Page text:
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TikTok ‘absolutely not’ a U.S. security risk, says top executive

The social media giant TikTok has sued the U.S. government for threatening to ban the company from the country. The Trump administration’s targeting of the video-sharing platform is part of a larger effort to confront what the U.S. says are national security threats posed by Chinese technology. Nick Schifrin reports and talks to TikTok’s chief security officer, Roland Cloutier.

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  • Stephanie Sy:

    Yesterday the social media giant TikTok sued the U.S. government for threatening to ban the company. The Trump administration's targeting of TikTok is part of a larger effort to confront what it considers threats posed by Chinese technology.

    Nick Schifrin interviews TikTok's chief security officer and explains how we got here.

  • Nick Schifrin:

    When President Trump acknowledged he would ban TikTok…

  • President Donald Trump:

    We are looking at TikTok. We may be banning TikTok. We may be doing some other things. There are a couple of options.

  • Nick Schifrin:

    … comedian Sarah Cooper mocked him, and got millions of views.

  • President Donald Trump:

    So, we will see what happens.

  • Nick Schifrin:

    That satire is one the real reasons the Trump administration is threatening to ban TikTok, the company alleges in its lawsuit. It accuses President Trump of depriving TikTok due process and abusing his authority in an executive order that banned all transactions with TikTok.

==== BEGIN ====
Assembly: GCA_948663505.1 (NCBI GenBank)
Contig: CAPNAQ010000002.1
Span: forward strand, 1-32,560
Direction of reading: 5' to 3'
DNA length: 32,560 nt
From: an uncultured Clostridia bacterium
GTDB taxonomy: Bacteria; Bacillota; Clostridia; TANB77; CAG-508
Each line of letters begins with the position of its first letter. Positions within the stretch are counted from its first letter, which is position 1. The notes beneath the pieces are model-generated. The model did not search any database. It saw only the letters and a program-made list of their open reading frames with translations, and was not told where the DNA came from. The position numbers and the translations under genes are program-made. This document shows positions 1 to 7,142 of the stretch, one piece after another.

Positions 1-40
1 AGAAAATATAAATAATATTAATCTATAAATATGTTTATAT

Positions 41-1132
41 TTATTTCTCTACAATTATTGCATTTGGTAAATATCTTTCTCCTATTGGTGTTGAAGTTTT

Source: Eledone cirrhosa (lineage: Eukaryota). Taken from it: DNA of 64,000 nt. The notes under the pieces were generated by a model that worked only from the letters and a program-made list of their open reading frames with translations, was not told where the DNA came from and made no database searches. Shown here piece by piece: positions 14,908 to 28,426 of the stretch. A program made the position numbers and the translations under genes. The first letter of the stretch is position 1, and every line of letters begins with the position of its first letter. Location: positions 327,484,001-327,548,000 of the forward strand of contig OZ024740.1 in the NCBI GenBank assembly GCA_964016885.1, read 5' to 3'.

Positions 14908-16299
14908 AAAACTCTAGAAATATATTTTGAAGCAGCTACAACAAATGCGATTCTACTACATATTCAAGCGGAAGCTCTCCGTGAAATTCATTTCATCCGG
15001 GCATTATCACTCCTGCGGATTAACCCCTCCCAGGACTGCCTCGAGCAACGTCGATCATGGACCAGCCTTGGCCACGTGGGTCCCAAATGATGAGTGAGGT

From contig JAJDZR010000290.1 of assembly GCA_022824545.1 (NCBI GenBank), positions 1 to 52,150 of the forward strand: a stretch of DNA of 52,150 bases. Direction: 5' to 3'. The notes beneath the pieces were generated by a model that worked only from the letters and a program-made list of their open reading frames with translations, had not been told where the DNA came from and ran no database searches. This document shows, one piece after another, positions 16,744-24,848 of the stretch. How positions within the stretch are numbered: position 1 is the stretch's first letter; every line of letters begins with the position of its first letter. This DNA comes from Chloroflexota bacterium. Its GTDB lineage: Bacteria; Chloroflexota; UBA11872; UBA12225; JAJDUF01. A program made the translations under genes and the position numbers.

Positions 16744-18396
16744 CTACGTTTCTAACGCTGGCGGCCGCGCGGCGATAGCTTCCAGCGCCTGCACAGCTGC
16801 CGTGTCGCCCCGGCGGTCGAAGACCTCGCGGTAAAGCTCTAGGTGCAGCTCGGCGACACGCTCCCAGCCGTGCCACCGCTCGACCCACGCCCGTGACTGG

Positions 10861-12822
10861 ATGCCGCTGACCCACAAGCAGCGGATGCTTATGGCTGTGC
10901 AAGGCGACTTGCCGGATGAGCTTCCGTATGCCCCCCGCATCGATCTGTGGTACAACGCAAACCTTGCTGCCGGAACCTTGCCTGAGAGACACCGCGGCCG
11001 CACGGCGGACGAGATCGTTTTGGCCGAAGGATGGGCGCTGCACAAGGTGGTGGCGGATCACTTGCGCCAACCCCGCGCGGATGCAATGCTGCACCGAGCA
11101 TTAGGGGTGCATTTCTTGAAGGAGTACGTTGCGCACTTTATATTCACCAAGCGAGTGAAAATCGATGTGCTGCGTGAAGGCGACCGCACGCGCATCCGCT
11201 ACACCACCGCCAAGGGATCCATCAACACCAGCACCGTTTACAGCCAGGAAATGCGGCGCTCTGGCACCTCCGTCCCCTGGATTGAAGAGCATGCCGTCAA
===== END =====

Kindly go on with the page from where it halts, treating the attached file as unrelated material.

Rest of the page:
• Man:

    Some see this glass as half-full, some see it as half-empty, but I see it as a piece of cake.

  • Nick Schifrin:

    TikTok's combined fancy editing with music to gain 100 million American users. The U.S. government says, behind all the fun and games, TikTok's Chinese parent company, ByteDance, can censor speech Beijing doesn't like and steal users' data for the Chinese government, as Secretary of State Mike Pompeo recently told Newsmax.

  • Secretary Mike Pompeo:

    This isn't as innocent as it appears. This is the Chinese Communist Party using data sets for purposes of their national — their own national security.

  • Nick Schifrin:

    The White House gave ByteDance a mid-September deadline to sell. And, today Microsoft, as well as Oracle, are in talks to buy TikTok's U.S. operation, even as TikTok pursues its lawsuit.

    Before it was filed, I sat down with TikTok global chief security officer Roland Cloutier, who spent 15 years as chief security officer for U.S. companies, and, before that, a decade in the U.S. government.

    Welcome to the "NewsHour."

    The White House says that TikTok represents a threat to U.S. national security, foreign policy and the U.S. economy. Does it?

  • Roland Cloutier:

    Absolutely not, Nick.

    We allow a community of users to express themselves, enjoy another, have — and have families actually be together on a technology that is all about sharing and all about sharing their lives together. So, we're not in any way a threat to national security.

  • Nick Schifrin: